Recently, the 25-story Lowe’s Tech hub officially opened with a week-long celebration in the South End of Charlotte, N.C., an area which has been drawing a host of companies over the last few years.
Lowe’s was among the first large companies to either build or move to the area. Now, it has a best-in-class technology center serving as a center of excellence for up to 2,000 tech associates.
The Hub’s environment is designed around innovation and collaboration, featuring nine workspace floors arranged in a series of 13 flexible “pods”, as well as five amenity floors that include an innovation lab, a Big Room Planning multipurpose room and multiple game and social hub spaces.
Floor 25 – top of the tower - includes a large event and activity space that opens onto a rooftop terrace with a spectacular view of the Charlotte skyline.
The week of celebrations included a media tour where local media had the opportunity to talk with Seemantini Godbole, executive vice president, chief digital and information officer, as well as take personalized tours of the now completed space.
“Today’s workforce wants to walk to work, bike to work or ride the light rail,” Godbole said. “They want to be able to take a lunch break and pop into neighborhood restaurants. They also want a workplace that has open collaboration spaces that inspire them, and they want the neighborhood around them to do the same. South End — the community, the sense of place, our center — really encourages that type of culture and creativity.”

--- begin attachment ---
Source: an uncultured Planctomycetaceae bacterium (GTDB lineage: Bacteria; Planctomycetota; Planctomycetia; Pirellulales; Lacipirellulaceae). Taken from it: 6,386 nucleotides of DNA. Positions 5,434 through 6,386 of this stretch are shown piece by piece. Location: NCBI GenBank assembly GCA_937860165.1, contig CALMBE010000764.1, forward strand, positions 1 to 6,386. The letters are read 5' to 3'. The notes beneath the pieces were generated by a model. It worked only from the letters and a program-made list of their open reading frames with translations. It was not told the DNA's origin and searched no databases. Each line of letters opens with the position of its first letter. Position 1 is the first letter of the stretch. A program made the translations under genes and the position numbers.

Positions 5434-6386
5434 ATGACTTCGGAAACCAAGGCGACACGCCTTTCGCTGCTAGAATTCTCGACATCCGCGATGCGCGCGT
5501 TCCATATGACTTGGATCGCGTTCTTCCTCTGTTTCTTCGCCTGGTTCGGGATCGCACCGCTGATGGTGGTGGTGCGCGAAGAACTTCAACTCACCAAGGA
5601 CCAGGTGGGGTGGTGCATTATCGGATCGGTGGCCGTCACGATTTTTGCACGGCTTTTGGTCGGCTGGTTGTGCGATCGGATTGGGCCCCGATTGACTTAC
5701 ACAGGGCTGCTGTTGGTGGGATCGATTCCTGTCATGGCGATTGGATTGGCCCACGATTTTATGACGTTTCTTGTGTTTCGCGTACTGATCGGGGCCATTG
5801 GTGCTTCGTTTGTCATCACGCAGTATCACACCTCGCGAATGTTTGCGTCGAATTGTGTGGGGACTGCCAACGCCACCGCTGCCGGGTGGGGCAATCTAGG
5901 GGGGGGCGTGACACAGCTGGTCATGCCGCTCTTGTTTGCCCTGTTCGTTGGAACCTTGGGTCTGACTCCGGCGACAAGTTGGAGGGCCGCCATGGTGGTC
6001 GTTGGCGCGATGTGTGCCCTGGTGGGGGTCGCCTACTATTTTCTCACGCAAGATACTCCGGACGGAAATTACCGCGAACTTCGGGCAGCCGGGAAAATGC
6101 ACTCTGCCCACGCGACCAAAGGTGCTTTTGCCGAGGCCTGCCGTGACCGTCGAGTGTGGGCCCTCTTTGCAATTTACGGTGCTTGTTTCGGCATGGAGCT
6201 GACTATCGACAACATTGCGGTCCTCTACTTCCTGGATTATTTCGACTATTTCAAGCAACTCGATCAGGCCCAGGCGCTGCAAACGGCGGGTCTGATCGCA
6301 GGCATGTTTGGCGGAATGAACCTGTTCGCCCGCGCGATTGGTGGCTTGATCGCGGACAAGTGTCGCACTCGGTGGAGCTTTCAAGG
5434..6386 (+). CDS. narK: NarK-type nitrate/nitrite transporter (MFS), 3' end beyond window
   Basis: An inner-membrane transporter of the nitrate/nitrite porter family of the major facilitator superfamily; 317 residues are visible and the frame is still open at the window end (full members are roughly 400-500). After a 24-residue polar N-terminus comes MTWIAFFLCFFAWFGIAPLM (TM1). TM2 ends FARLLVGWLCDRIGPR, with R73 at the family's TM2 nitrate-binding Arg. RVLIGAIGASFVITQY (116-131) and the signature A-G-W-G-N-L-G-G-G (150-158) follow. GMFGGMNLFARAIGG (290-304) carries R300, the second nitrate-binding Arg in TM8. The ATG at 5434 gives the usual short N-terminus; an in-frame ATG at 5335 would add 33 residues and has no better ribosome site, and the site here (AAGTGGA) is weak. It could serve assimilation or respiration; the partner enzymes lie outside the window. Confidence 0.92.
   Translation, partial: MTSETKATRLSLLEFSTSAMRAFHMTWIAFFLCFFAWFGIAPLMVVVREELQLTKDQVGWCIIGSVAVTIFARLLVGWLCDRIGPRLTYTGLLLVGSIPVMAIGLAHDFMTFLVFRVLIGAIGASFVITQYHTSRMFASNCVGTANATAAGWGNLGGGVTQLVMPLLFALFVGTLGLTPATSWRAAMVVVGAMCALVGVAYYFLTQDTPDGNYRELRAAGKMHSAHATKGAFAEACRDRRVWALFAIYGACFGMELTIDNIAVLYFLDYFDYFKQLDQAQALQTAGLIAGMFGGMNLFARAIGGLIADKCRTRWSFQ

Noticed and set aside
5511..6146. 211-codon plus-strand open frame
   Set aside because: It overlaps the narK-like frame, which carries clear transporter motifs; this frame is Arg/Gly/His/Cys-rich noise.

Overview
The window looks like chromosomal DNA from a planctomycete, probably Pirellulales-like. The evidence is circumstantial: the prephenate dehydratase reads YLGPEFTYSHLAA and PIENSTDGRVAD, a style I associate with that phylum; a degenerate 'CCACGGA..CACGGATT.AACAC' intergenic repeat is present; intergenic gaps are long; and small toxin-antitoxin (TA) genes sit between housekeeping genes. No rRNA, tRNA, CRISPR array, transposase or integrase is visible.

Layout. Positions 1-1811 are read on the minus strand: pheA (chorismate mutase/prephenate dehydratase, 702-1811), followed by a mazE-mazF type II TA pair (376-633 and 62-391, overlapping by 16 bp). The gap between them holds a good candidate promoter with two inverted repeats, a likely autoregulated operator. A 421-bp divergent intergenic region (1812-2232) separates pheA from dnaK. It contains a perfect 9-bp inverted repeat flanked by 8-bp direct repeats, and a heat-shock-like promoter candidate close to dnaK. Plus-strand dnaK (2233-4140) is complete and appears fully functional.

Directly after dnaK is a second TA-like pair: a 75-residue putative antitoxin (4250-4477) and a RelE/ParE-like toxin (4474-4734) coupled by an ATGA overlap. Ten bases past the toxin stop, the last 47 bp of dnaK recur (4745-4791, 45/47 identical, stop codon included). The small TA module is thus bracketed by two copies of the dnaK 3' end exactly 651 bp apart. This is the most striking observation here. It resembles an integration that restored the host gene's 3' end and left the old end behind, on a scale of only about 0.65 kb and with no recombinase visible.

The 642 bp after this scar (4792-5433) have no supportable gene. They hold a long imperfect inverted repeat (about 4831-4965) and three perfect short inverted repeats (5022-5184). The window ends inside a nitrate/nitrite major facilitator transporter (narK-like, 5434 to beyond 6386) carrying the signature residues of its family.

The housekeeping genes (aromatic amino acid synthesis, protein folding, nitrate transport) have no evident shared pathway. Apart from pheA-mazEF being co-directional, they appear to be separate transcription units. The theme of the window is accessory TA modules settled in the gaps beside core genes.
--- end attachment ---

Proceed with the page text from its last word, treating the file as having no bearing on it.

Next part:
A ribbon cutting ceremony concluded a VIP event, which was attended by Charlotte poet Jay Ward, Mayor Vi Lyles, UNC Charlotte Chancellor, Sharon Gaber, Congresswoman Alma Adams, and other local dignitaries and business leaders.
“This is a big and exciting day for us here at Lowe’s. We started dreaming about this back in 2018 when I joined the company,” said Marvin Ellison, Lowe’s chairman and CEO.
“We made the investment here because technology is the future of retail, and we knew we had to be cutting edge to compete and to take market share.”
The week also saw a 600-person, associate-led community impact project, building more than 10,000 STEAM kits for Charlotte-Mecklenburg students. These kits feature build-your-own Raspberry Pi computers, circuitry projects, and more to spark interest and give exposure to the vast array of technology sectors and careers.
Hundreds of technology associates were welcomed to an appreciation event that featured food from many local restaurants, along with vendor booths, prizes, and giveaways.